Earlier in the evening, out west, the chants at Staples were, "We want Phil! We want Phil!" as L.A. throttled Sacramento. A return of the Zen Master seemed imminent.
It remains to be seen how the Lakers faithful will react to getting Jackson's mustached rival instead. There's a lot to hash out, and there are many pros and cons in such a surprising decision.
As power shifts from elder Jerry Buss to younger Jim Buss, the Lakers' choices are sure getting more intriguing—not to mention faster, bigger and bolder.
Read on to see the winners and losers from D'Antoni's arrival in L.A.
Mike D'Antoni may have been the best coach available, but damned if this doesn't reveal some front-office dysfunction and open the Buss family up for some criticism.
The Lakers were a good offensive team in their first five games under Mike Brown. To chuck Brown for an offensive coach reveals a certain inconsistency of analysis from above.
While D'Antoni may well do wonderful things with this lineup, it looks bad firing a coach after the basketball equivalent of one NFL game. Well, that is unless the new coach is Phil Jackson.
For all we know, D'Antoni is a preferable option to Jackson at this point in their careers. But Lakers HQ is facing a fanbase that doesn't exactly see it that way. Much criticism will fly in Jerry and Jim Buss' direction if this move fails.
Steve Nash had the best years of his career under Mike D'Antoni with the Phoenix Suns, and he looked lost at sea in his first two games running the Princeton offense. It's safe to say that Nash will welcome "Seven Seconds or Less" back with a vigorous glee.
Expect Mike D'Antoni to run more pick-and-roll action—Steve's bread, butter and soup. Provided that Nash is healthy, this will shift more of the shots and playmaking duties back into his hands, and possibly away from Kobe's.
This is Nash's one final shot at glory. If he can return to form, it's his offense to run.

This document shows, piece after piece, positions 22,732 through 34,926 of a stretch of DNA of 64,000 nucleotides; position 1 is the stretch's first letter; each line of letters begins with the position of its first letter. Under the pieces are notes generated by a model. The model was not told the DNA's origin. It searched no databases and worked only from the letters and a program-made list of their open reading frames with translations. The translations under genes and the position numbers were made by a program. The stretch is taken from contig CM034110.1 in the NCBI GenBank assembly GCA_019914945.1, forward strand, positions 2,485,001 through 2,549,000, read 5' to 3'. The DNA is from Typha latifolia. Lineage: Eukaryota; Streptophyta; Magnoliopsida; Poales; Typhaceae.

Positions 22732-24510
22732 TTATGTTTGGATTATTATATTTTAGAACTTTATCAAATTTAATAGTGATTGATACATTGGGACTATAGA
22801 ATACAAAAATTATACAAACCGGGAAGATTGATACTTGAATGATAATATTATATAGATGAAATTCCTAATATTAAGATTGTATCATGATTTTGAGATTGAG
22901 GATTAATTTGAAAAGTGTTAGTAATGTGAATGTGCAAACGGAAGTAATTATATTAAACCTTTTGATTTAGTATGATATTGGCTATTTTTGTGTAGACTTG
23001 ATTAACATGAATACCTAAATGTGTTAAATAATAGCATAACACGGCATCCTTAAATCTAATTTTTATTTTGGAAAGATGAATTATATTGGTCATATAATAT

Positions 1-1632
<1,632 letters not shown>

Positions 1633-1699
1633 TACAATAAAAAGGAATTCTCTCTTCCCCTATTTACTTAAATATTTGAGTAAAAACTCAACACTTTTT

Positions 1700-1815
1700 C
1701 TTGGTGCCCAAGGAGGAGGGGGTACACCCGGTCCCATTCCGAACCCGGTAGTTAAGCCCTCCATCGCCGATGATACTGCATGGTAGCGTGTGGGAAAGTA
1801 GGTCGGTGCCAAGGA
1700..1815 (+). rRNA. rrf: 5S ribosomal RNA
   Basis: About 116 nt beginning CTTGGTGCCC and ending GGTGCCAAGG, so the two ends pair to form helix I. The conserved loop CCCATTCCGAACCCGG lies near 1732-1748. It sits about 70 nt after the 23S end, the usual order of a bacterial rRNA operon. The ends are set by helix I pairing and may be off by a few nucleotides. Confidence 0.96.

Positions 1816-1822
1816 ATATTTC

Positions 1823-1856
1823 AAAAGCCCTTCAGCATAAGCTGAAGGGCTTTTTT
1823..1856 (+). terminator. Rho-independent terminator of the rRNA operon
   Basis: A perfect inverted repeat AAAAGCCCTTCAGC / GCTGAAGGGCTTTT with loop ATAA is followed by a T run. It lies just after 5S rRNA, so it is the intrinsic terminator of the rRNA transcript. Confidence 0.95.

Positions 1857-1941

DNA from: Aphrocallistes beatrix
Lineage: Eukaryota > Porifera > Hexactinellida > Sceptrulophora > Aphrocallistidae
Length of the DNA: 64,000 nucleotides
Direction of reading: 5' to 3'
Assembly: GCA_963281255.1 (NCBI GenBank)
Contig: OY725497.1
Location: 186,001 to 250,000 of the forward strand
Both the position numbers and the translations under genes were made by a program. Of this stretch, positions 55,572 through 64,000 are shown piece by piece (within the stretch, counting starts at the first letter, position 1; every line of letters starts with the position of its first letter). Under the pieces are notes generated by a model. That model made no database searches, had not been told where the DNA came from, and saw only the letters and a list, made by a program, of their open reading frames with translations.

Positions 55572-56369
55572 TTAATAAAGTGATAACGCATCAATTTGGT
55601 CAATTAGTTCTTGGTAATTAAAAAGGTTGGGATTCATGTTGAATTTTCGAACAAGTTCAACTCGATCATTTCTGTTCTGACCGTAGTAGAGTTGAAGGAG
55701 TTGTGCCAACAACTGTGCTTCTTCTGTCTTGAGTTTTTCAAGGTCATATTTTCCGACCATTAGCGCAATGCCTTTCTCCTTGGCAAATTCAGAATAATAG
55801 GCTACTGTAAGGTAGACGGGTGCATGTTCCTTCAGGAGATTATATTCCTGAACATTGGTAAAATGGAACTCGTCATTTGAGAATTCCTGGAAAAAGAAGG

Kobe Bryant may well have cultivated a deep affection for Mike D'Antoni due to his youth spent growing up in Italy, where D'Antoni was a star player. Still, it's hard to see how his arrival will be good for Mr. Bryant.
D'Antoni's hire presages more responsibility for Steve Nash. Even if this isn't so, lost in all the Mike Brown criticism was Kobe's fine play within that Princeton offense.
Bryant cut back on his shots and averaged 56 percent shooting before Brown was given the boot. A shift to a new system may mean a hit to Kobe's efficiency and shot-making opportunities.
In other words: Remember how Carmelo Anthony and Mike D'Antoni worked out?
In the broader sense, these topsy-turvy, get-rich-quick moves indicate that the Lakers might be in some trouble in the future. But today, if you're choosing among all out-of-work coaches right now, you could do a lot worse than Mike D'Antoni.
You could do a lot worse than Mike Brown too. After firing Brown, Los Angeles had to hire someone. At least this particular someone has playoff experience and a claim to fundamentally changing the very sport.
That's right, D'Antoni's "Seven Seconds or Less" strategy shifted basketball into a game that emphasized threes and pick-and-roll movement. With these new tools, it's possible that D'Antoni can catch lightning in a bottle yet again.
It's tough to determine whether Dwight Howard will be happy about this, especially considering his past history with head coaches. But Mike D'Antoni's arrival should at least help Howard's game should he stay healthy.
This is a pick-and-roll coach meeting the best pick-and-roll big man in basketball. In theory, this should eventually look like highlight reels of the younger Amar'e Stoudemire. But in addition to Steve Nash throwing alley-oops to his agile big man, you will also see cameos from Pau Gasol and Kobe Bryant.
Howard was offensively efficient in the small sample size of Mike Brown's Princeton offense, but this new system should better emphasize his abilities. Expect more rim runs and dunks in D12's future.